To determine whether infants of women randomized to a prenatal and postpartum lactation support intervention incur fewer otitis media–, respiratory tract–, or gastrointestinal-related visits than controls.
Randomized, unmasked controlled trial recruiting women from prenatal care settings. Breastfeeding sensitive (BFS) illness visits for otitis media or respiratory tract or gastrointestinal complaints were obtained up to 12 months.
Two urban community health centers.
Analytic sample of 338 low-income, primarily Hispanic and/or black mother-infant dyads (n = 163 for the intervention group and n = 175 for the control group).
Study lactation consultants attempted 2 prenatal meetings, 1 postpartum hospital and/or home visit, and telephone calls as needed. Controls received the standard of care.
Main Outcome Measures
Combined outpatient and emergency department visits with illness and BFS illness diagnoses.
There was a significant interaction between treatment and Medicaid; among those not receiving Medicaid, the number of otitis media visits was higher among controls (P≤.03). Visits for any illness and BFS, gastrointestinal, or respiratory tract illnesses did not differ by treatment group. Intervention group infants received more breast milk than controls, but exclusive breastfeeding rates remained low and did not differ between groups at any point.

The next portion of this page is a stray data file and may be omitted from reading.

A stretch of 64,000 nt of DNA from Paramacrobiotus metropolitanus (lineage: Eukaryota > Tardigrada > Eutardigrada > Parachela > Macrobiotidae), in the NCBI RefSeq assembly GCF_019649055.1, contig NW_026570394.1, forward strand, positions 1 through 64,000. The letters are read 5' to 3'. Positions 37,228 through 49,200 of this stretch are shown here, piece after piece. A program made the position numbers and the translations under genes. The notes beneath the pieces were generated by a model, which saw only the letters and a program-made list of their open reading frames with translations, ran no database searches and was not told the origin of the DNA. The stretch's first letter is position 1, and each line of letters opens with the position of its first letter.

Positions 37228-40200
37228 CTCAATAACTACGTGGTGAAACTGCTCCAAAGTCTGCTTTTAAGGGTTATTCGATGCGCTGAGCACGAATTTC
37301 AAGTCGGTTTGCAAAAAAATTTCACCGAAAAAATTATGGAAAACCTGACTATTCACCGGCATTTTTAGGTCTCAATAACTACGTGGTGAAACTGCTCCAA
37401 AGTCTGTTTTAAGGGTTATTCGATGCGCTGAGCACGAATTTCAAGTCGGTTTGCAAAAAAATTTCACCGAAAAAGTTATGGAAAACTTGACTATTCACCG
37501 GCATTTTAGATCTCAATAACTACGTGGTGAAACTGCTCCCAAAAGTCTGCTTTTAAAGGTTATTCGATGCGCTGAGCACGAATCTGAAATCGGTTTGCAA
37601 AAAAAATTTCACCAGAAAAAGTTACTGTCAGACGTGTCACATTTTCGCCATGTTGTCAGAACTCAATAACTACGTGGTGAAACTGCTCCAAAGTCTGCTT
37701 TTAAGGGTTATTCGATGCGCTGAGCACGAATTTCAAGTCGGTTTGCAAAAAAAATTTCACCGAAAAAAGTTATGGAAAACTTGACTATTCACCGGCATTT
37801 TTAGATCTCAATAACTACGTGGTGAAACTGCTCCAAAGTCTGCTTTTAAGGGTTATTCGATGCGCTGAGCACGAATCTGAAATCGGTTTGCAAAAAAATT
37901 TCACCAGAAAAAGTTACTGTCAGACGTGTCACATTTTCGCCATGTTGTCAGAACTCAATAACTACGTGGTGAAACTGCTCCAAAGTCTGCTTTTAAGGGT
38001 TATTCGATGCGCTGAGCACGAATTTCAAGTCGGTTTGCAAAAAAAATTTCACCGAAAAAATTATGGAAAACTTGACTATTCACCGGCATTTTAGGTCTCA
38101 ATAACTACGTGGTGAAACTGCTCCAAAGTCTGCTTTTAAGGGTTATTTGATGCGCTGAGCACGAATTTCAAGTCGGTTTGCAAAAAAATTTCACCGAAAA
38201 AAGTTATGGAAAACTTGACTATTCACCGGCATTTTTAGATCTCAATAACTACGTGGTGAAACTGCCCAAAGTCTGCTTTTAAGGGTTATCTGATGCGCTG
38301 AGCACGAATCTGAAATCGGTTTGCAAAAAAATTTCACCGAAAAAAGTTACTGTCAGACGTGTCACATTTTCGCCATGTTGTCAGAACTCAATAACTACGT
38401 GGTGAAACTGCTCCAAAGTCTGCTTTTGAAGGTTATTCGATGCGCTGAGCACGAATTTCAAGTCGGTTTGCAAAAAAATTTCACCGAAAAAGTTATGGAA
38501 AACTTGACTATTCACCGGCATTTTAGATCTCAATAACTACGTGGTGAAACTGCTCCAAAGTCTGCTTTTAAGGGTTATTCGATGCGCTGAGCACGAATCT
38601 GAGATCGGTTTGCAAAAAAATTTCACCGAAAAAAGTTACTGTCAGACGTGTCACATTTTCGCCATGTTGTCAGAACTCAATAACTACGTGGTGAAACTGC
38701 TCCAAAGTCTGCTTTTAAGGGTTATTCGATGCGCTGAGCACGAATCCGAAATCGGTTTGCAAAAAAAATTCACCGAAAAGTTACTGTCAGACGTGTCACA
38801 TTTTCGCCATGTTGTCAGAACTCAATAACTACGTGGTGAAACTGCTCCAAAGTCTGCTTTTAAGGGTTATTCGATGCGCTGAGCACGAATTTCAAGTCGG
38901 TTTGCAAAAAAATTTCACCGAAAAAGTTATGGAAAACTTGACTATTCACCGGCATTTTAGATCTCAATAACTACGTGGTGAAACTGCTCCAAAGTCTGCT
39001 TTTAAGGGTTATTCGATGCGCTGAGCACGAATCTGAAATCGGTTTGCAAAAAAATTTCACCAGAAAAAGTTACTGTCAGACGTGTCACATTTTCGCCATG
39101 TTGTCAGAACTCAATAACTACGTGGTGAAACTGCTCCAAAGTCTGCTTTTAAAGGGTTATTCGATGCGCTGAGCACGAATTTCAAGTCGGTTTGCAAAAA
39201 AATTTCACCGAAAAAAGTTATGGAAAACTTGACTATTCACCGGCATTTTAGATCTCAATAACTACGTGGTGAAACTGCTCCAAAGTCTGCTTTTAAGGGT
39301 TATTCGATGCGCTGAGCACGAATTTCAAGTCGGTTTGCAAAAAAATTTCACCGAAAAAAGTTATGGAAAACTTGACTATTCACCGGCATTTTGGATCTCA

Only the number of otitis media visits was reduced, in a subset of the intervention group. The intervention did not reduce visits for respiratory tract or gastrointestinal illness. Limited intervention contact and low exclusive breastfeeding rates may have attenuated intervention effects. Future interventions designed to yield markedly increased breastfeeding rates may show greater effects in low-income multiethnic samples. Health coverage for visits may moderate intervention effects.